During the summer, Arsenal lost their best player, captain, top scorer and talisman to one of their fiercest rivals. Naturally this sent the fans into a frantic panic as for the umpteenth time a leader had jumped ship. Arsene Wenger uncharacteristically delved into the market and secured the signing of the French league’s top scorer, Olivier Giroud. This was met with mixed reactions because on one hand he had finished the season as the league’s top scorer and that is encouraging. On the other hand, this was his break-out season and his quality hadn’t yet been tested on a consistent basis. Players such as Andre-Pierre Gignac, who had one fantastic season and then faded away, came to mind.
He started the season on a frustrating note, missing sitters that ultimately cost us vital points, most memorably against Stoke and Sunderland. The fans were encouraged, however, because of his other contributions on the field. His tireless work rate and his intelligent movement did enough to convince everybody that his goal drought was just a temporary affair, as he was still adapting/in a transitional period.
Sure enough, the goals came. All through the season, Ollie has proved that he is more than capable of scoring goals. The main concern though is that he is too inconsistent to be relied upon. He will go a few games without scoring, and just when Arsene decides to drop him from the starting 11, he makes a mind blowing substitute appearance and obliterates our opponents (refer to his performance against Newcastle).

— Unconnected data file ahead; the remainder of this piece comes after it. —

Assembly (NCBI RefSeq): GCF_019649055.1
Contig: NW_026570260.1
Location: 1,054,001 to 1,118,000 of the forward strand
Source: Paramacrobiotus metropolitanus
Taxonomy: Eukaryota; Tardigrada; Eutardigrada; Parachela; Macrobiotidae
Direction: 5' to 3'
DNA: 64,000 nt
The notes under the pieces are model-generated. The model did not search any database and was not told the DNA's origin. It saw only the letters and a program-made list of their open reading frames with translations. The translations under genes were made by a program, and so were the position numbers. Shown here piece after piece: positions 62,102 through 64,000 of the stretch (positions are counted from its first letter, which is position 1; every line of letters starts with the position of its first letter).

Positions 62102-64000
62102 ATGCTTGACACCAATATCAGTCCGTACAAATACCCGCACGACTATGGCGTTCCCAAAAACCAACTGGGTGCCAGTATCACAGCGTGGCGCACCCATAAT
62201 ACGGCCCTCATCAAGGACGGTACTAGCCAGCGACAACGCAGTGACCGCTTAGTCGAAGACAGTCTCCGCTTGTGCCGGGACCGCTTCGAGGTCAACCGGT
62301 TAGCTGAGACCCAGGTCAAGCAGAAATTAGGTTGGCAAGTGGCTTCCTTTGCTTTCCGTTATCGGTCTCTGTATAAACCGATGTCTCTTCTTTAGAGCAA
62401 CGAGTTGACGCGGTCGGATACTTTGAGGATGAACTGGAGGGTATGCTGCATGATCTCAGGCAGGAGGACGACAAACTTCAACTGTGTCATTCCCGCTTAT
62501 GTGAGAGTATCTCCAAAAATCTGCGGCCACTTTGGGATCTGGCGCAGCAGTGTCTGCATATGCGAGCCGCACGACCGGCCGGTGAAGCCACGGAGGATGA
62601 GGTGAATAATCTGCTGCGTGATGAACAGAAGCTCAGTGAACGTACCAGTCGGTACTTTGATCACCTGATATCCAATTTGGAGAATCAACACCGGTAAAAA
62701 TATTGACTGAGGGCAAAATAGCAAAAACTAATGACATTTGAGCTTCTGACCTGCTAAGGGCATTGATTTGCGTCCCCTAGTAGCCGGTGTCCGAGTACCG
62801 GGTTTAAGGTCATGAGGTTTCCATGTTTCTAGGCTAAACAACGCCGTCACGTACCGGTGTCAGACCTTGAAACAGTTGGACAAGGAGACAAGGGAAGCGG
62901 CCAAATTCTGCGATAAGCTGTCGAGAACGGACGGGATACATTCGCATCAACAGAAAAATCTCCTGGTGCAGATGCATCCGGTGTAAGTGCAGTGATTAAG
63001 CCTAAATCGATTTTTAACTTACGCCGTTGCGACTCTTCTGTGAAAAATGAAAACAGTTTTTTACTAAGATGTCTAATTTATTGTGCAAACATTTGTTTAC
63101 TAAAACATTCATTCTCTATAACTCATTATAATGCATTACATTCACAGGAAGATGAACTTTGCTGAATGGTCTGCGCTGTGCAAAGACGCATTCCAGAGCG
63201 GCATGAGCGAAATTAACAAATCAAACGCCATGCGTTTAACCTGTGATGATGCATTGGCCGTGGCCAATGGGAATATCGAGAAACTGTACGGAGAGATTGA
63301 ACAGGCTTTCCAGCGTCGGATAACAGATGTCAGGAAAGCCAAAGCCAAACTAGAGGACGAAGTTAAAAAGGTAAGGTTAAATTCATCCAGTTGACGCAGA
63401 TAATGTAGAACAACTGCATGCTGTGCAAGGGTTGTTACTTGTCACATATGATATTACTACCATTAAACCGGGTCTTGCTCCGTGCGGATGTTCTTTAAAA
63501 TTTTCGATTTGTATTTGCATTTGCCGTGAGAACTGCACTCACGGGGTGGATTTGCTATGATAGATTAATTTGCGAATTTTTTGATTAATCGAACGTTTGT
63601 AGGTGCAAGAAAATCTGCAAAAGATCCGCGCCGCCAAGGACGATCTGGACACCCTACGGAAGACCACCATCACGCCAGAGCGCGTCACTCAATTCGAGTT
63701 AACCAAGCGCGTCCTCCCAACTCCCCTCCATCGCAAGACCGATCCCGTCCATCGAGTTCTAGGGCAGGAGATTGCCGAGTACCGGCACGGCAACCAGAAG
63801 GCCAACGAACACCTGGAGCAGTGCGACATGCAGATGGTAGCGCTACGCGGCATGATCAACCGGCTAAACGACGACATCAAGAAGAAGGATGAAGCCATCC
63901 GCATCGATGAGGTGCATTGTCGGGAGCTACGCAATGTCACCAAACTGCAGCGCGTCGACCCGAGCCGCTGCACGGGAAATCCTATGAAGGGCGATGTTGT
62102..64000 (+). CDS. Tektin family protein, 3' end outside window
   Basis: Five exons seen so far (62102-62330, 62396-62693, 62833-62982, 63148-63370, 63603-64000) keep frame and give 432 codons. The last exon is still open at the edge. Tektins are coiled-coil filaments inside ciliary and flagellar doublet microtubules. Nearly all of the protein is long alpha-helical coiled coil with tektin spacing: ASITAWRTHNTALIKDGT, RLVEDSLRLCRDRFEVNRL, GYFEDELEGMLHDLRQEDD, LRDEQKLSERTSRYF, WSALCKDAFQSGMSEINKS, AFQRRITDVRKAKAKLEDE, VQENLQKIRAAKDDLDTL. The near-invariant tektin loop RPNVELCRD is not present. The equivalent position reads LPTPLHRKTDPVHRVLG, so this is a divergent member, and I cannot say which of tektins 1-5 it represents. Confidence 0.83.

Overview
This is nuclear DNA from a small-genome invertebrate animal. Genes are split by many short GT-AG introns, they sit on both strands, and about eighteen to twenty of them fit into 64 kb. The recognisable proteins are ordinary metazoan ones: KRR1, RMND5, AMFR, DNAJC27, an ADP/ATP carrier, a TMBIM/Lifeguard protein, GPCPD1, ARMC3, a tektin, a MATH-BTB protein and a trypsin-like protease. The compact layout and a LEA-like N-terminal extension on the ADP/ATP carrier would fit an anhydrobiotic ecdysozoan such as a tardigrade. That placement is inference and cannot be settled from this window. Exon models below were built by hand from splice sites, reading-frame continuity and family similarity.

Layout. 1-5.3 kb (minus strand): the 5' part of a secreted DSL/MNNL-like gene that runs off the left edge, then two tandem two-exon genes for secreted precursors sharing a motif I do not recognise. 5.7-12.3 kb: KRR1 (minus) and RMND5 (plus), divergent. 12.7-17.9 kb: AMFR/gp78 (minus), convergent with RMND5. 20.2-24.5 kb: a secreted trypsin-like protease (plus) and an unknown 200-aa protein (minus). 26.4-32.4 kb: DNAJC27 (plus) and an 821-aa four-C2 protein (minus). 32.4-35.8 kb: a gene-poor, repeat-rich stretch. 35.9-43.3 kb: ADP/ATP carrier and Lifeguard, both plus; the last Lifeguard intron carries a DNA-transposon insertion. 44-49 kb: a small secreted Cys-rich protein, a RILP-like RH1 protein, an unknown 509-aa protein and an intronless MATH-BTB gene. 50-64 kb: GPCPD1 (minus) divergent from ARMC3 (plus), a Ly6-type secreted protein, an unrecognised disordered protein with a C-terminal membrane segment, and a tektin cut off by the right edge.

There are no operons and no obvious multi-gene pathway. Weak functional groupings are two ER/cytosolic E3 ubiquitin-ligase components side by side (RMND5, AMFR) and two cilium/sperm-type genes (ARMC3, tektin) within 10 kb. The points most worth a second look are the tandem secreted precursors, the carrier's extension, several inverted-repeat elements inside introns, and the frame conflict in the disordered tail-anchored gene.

On one occasion, I argued that he goes missing in big games but his goals against Tottenham, Liverpool and most recently, Bayern put a dent in my argument. So what is Ollie’s real deal? Many Gooners I have interacted with, have this question lingering in their minds. I will have a go at trying to explain the enigma that is Olivier Giroud.
First of all, I would like to carefully examine his strengths and weaknesses. Giroud is a fairly simple character to analyze so this should be a pretty straight forward analysis.
His most profound strength is his height and aerial ability. Few players have the heading ability that Giroud possesses. His ability to control headers, even when the cross put forward is poor, is a marvel. His headed goal against Reading in that famous 7-5 win in the league cup being my best example.